The WGC-Cadillac Match Play Championship format is revolutionized and should benefit not only the fans, but also the television ratings.
As per Steve DiMeglio of USA Today, even the players are on board with the new format change: "The old format of straight knockout was a bit harsh," said Graeme McDowell. "This is an interesting format. Even if you lose one you have something to play for. And even if you win the first two you have something to play for.”
Previously consisting of single elimination with the No. 1 ranked player playing No. 64 in a similar style to March Madness, the old format ran stale.
However, the PGA Tour has now decided to switch to a FIFA World Cup grouping format. The top 16 players in the field were assigned to 16 groups, and the remaining 48 players were placed into three different pools (seeds 17-32, seeds 33-48, seeds 49-64).
The Golf Channel then decided to do a selection show, drawing each group live on television, which proved to be a success.
In addition, the winners of each pool move on to a single-elimination bracket on the weekend, which makes the chances of an early upset less likely and/or more impressive.
However, the most intriguing part of this format is the outcome if three players are tied with the same record in their group. If this happens, the three players will play in a sudden-death stroke-play playoff Friday afternoon.
Who doesn’t want to see this happen?
The PGA Tour is trying to make golf cool for the average viewer, and this is a great way to do it. Sports fans love selection shows and also enjoy filling out brackets.
Millions of people who are unknowledgeable about NCAA basketball fill out a bracket every year because it’s fun to do and anyone can win.
With this new format, the PGA Tour is allowing the average fan to get excited, and sponsors will be happy to guarantee themselves three days of Rory McIlroy and Jordan Spieth.
Another great addition to this year's tournament is prime-time coverage on Saturday night. Immediately following the Kentucky Derby, the quarterfinals will air, and the matchups could be incredibly noteworthy.
If everything went to plan, the dream television matchups would probably be: Rory McIlroy vs. Adam Scott, Rickie Fowler vs. Jim Furyk, Henrik Stenson vs. Ian Poulter and Jordan Spieth vs. Jason Day.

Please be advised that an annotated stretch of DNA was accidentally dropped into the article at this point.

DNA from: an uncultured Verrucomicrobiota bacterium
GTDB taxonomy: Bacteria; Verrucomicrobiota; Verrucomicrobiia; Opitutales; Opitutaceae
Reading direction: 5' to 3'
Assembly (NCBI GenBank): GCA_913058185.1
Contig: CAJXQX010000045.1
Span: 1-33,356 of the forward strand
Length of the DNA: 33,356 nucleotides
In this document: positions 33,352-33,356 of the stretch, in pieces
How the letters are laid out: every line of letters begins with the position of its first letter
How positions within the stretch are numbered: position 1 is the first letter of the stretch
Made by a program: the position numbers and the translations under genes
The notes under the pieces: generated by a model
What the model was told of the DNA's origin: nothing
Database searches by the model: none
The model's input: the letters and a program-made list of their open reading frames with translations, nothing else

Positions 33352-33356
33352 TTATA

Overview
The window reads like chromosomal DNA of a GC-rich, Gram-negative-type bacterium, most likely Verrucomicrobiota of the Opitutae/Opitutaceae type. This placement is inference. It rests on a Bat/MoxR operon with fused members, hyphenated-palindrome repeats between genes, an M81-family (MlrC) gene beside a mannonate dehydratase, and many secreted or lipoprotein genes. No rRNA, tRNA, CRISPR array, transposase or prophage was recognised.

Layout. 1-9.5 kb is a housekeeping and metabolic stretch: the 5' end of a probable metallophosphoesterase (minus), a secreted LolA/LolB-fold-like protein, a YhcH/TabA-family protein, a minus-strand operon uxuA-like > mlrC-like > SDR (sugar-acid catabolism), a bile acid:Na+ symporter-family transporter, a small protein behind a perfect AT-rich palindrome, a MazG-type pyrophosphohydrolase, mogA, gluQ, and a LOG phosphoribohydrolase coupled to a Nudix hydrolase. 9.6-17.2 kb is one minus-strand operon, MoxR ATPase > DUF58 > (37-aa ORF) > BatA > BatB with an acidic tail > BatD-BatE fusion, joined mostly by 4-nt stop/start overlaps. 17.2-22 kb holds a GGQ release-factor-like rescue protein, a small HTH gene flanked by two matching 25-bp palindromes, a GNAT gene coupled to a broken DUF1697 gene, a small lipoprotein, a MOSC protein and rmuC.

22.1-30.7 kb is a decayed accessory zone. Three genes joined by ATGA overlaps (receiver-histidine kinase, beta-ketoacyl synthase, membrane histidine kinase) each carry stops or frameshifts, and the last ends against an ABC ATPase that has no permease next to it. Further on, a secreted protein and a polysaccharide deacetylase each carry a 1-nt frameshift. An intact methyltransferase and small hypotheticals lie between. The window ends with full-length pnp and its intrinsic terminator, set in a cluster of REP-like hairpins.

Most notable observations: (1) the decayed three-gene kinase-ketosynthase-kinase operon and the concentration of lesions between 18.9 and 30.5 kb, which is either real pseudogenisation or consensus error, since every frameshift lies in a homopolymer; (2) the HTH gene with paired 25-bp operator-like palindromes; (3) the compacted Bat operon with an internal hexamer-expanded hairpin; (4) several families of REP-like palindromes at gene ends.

With a viewership already tuned in to the Kentucky Derby, the potential all-star matchups should draw incredibly well. Not only that, but it could lead the PGA Tour one step closer to its dream of a Spieth vs. McIlroy finale on Sunday afternoon.
If the PGA Tour wants to continue to expand its sport and formulate a rivalry between Spieth and McIlroy, it should look at more options of broadcasting in prime time.
Similar to the Showdown at Sherwood that featured Tiger Woods (No. 1) vs. David Duval (No. 2) in 1999, the PGA Tour capitalized on a “rivalry.” Although Duval fell off the map soon after, the one-day spectacular produced a 6.9 television rating, which is incredible.
This week’s match play championship should maintain a solid golf viewership, and hopefully it leads to more night golf, parallel to the Showdown at Sherwood.
It’s clear that golf is turning into a young man’s game, and the ratings have reflected this. The Masters' final-round average went up 26 percent, while coverage of the Valspar Championship was its best ever, rising 30 percent from the year prior.
Jordan Spieth may not be Tiger Woods quite yet, but he was the winner of both tournaments.
Coincidence? I think not.
No matter what happens this tournament, the new format will allow three days of Spieth, but, more importantly, it should guarantee him into weekend coverage. An underdog makes a great story, but golf needs a powerhouse in Spieth or McIlroy to be present on Saturday night.
Although two legends will be absent this week, this gives other young stars the opportunity to bolster their resume while continuing to push golf in the right direction.